Thursday, October 26, 2006

The Irony of Attacking Wal-Mart

Prior to moving to Georgia, we didn't shop at Wal-Mart very often. They had yet to infiltrate California. In our little town of Covington, Georgia, the main street in town was anchored by two stores: K-Mart and Wal-Mart. We soon found ourselves shopping at Wal-Mart three to five times a week.

But I digress (and don't get me started on the need for a Super Wal-Mart).

Lately it seems fashionable for liberals to publicly attack Wal-Mart as the evil empire out to destory humankind as we know it. It's true that Wal-Mart is a big conglomerate and not a touchy-feely mom and pop store. It's a big business and is run like a big business. Could it do things better? Absolutely.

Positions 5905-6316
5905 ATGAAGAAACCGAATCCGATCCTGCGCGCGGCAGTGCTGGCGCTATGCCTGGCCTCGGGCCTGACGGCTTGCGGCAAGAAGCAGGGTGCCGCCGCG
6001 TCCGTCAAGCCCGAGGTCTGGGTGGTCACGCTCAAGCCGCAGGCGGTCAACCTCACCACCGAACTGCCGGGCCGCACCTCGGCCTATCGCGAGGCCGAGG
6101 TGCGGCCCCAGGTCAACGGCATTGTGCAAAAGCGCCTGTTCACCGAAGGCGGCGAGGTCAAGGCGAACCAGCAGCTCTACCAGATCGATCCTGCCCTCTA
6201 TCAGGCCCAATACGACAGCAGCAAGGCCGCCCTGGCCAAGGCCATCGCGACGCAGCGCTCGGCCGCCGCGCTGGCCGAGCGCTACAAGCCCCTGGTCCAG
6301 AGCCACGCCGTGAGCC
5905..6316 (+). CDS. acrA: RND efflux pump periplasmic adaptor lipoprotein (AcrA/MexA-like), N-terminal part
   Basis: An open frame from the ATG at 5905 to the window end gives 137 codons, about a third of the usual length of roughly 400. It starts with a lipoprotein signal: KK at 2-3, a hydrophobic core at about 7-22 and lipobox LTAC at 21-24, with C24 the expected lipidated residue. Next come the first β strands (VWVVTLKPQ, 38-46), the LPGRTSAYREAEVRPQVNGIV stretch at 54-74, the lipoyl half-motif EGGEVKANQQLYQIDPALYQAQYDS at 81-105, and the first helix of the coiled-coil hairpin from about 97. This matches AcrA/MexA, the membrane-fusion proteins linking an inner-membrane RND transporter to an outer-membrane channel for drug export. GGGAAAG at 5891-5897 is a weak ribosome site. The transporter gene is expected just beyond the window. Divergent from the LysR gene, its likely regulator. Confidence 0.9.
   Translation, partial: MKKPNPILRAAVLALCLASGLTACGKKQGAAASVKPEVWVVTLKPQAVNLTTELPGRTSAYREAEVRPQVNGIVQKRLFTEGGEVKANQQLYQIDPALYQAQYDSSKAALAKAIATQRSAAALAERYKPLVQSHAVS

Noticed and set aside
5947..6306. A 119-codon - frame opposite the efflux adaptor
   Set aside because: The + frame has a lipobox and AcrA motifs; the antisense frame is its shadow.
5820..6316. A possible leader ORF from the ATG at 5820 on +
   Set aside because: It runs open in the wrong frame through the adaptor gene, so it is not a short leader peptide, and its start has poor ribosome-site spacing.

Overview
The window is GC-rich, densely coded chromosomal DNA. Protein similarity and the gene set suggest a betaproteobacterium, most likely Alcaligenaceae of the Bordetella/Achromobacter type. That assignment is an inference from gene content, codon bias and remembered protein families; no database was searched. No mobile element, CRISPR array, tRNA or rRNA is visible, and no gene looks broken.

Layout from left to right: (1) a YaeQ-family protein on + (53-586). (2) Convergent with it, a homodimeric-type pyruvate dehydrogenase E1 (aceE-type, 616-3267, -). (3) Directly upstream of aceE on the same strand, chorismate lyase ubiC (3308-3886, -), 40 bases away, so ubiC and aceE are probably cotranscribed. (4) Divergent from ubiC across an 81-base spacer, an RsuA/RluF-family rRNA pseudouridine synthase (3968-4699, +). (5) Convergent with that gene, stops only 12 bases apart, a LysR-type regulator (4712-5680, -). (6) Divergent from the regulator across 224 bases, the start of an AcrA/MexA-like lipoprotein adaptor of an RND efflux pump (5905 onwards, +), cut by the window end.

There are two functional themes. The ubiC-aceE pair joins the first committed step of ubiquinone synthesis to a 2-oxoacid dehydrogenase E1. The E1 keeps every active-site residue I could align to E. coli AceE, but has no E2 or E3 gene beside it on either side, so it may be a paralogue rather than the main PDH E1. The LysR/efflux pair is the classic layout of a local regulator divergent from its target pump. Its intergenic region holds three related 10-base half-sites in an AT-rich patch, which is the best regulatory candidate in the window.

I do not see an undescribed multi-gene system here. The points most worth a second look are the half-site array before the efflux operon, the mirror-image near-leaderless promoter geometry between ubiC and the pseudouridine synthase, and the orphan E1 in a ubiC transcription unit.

But as I watch certain Democrats criticize Wal-Mart, I can't help but wonder how many of their constituents shop at Wal-Mart? Probably a good number of them. And why do they shop at Wal-Mart? Because it's convenient and affordable. In other words, they like it.

That's why I wonder about the strategy of attacking Wal-Mart. I know it will score points among those who prefer Nordstroms to Wal-Mart, but honestly, there are more of "us" than there are of "them." I would expect to see the attacks tone down once this reality sets in.

Then again, maybe Chuck Schumer does shop at Wal-Mart.

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